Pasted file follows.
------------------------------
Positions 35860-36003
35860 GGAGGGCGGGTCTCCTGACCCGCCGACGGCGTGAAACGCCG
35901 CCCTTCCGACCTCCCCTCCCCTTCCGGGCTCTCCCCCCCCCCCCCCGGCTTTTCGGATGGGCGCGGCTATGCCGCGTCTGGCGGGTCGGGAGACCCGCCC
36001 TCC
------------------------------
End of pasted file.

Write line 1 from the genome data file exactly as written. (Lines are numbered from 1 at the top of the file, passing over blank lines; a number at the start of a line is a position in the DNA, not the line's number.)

Positions 35860-36003